Pygmalion and Galatea by Thomas Bulfinch
Legend of Pygmalion and Galatea
as told by Thomas Bulfinch
[This version of the text comes from Bulfinch’s Mythology: The Age of Fable, by Thomas Bulfinch, revised by Rev. E. E. Hale.]
Pygmalion saw so much to blame in women that he came at last to abhor the sex, and resolved to live unmarried. He was a sculptor, and had made with wonderful skill a statue of ivory, so beautiful that no living woman could be compared to it in beauty. It was indeed the perfect semblance of a maiden that seemed to be alive, and only prevented from moving by modesty. His art was so perfect that it concealed itself, and its product looked like the workmanship of nature. Pygmalion admired his own work, and at last fell in love with the counterfeit creation. Oftentimes he laid his hand upon it, as if to assure himself whether it were living or not, and could not even then believe that it was only ivory. He caressed it, and gave it presents such as young girls love, bright shells and polished stones, little birds and flowers of various hues, beads and amber. He put raiment on its limbs, and jewels on its fingers, and a necklace about its neck. To the ears he hung earrings and strings of pearls upon the breast. Her dress became her, and she looked not less charming than when unattired. He laid her on a couch spread with cloths of Tyrian dye, and called her his wife, and put her head upon a pillow of the softest feathers, as if she could enjoy their softness.
The festival of Venus was at hand, a festival celebrated with great pomp at Cyprus. Victims were offered, the altars smoked, and the odor of incense filled the air. When Pygmalion had performed his part in the solemnities, he stood before the altar and timidly said, “Ye gods, who can do all things, give me, I pray you, for my wife” he dared not say “my ivory virgin,” but said instead “one like my ivory virgin.” Venus, who was present at the festival, heard him and knew the thought he would have uttered; and, as an omen of her favor, caused the flame on the altar to shoot up thrice in a fiery point into the air. When he returned home, he went to see his statue, and, leaning over the couch, gave a kiss to the mouth. It seemed to be warm. He pressed its lips again, he laid his hand upon the limbs; the ivory felt soft to his touch, and yielded to his fingers like the wax of Hymettus. While he stands astonished and glad, though doubting, and fears he may be mistaken, again and again with a lover’s ardor he touches the object of his hopes. It was indeed alive! The veins when pressed yielded to the finger and then resumed their roundness. Then at last the votary of Venus found words to thank the goddess, and pressed his lips upon lips as real as his own. The virgin felt the kisses and blushed, and, opening her timid eyes to the light, fixed them at the same moment on her lover. Venus blessed the nuptials she had formed, and from this union Paphos was born, from whom the city, sacred to Venus, received its name.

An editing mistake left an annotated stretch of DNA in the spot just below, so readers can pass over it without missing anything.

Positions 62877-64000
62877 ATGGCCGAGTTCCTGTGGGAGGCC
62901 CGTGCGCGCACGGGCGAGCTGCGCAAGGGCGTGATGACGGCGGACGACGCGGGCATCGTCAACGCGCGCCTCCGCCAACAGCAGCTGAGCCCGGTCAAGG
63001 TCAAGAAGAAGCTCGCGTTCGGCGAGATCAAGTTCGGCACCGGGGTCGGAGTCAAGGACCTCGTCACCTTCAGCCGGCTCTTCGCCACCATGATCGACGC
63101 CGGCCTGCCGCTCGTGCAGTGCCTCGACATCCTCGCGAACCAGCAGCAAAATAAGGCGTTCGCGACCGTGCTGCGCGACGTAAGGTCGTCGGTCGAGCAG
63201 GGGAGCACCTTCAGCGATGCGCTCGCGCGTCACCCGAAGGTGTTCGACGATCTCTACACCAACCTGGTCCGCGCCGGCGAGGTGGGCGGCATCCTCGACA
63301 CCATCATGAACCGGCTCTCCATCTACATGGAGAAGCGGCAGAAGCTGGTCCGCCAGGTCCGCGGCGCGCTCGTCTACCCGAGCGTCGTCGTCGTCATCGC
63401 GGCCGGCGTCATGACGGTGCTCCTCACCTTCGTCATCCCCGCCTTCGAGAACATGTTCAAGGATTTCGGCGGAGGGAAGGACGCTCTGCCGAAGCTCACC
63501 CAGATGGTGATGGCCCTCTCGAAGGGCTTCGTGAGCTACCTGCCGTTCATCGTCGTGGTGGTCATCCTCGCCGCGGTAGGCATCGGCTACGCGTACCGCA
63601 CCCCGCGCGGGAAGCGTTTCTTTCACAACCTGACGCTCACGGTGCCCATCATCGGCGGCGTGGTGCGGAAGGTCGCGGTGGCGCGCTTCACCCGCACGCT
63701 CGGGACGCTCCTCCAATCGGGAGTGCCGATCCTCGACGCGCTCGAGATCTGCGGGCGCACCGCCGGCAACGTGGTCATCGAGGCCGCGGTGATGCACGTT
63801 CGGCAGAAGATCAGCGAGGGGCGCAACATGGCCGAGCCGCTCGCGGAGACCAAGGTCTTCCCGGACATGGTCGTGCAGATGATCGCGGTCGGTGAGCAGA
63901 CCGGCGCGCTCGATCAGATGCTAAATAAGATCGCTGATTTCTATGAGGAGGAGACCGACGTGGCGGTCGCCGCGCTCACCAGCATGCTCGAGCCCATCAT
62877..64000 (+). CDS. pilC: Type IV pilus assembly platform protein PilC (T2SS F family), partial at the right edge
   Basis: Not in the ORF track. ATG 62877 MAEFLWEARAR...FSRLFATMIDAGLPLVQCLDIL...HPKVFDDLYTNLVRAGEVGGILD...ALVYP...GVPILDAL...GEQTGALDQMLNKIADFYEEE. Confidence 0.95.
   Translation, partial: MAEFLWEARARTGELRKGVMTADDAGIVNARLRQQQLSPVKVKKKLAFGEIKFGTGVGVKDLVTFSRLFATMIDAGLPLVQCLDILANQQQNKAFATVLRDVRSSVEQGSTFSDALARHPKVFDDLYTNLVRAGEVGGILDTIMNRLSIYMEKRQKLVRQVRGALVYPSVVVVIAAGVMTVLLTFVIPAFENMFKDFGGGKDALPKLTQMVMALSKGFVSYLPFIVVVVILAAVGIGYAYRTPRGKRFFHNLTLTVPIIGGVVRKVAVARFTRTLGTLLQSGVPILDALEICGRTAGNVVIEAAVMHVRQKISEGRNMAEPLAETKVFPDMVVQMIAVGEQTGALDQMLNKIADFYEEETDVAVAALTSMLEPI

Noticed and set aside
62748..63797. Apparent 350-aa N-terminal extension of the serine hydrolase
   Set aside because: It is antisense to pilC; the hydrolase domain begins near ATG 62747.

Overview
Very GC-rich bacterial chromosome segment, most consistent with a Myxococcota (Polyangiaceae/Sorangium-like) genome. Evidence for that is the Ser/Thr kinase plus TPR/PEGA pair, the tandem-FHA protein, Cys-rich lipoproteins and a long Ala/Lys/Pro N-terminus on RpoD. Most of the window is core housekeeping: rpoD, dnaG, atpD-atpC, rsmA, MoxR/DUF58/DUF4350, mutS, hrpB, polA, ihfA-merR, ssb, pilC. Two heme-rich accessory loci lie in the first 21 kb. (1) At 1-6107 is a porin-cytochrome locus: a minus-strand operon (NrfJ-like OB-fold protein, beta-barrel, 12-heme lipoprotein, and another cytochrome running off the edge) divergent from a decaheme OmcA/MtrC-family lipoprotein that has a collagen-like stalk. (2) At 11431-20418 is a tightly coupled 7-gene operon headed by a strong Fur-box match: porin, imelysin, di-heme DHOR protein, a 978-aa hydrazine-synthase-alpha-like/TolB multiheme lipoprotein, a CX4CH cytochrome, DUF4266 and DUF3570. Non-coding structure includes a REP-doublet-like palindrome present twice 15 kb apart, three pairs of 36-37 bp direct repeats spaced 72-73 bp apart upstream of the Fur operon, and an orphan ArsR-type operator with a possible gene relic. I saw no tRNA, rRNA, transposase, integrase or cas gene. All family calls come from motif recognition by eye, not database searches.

Schiller, in his poem, the Ideals, applies this tale of Pygmalion to the love of nature in a youthful heart. In Schiller’s version, as in William Morris’s, the statue is of marble.
“As once with prayers in passion flowing,
Pygmalion embraced the stone,
Till from the frozen marble glowing,
The light of feeling o’er him shone,
So did I clasp with young devotion
Bright Nature to a poet’s heart;
Till breath and warmth and vital motion
Seemed through the statue form to dart.
“And then in all my ardor sharing,
The silent form expression found;
Returned my kiss of youthful daring,
And understood my heart’s quick sound.
Then lived for me the bright creation.
The silver rill with song was rife;
The trees, the roses shared sensation,
An echo of my boundless life.”
-Rev. A. G. Bulfinch (brother of the author).
Morris tells the story of Pygmalion and the Image in some of the most beautiful verses of the Earthly Paradise.
This is Galatea’s description of her metamorphosis:
“My sweet,” she said, “as yet I am not wise,
Or stored with words aright the tale to tell,
But listen: when I opened first mine eyes
I stood within the niche thou knowest well,
And from my hand a heavy thing there fell
Carved like these flowers, nor could I see things clear,
But with a strange confused noise could hear.
“At last mine eyes could see a woman fair,
But awful as this round white moon o’erhead,
So that I trembled when I saw her there,
For with my life was born some touch of dread,
And therewithal I heard her voice that said,
‘Come down and learn to love and be alive,
For thee, a well-prized gift, today I give.'”
If you enjoyed this rendition of the legend, you may enjoy reading more from EIL’s selection of Bulfinch Mythology Tales.
When will you read Thomas Bulfinch’s writing in Excellence in Literature?
You will study Bulfinch in several places in our curriculum, including as a reading for EIL Unit 1 (Module E1.5) and in EIL Unit 2 (Literature and Composition)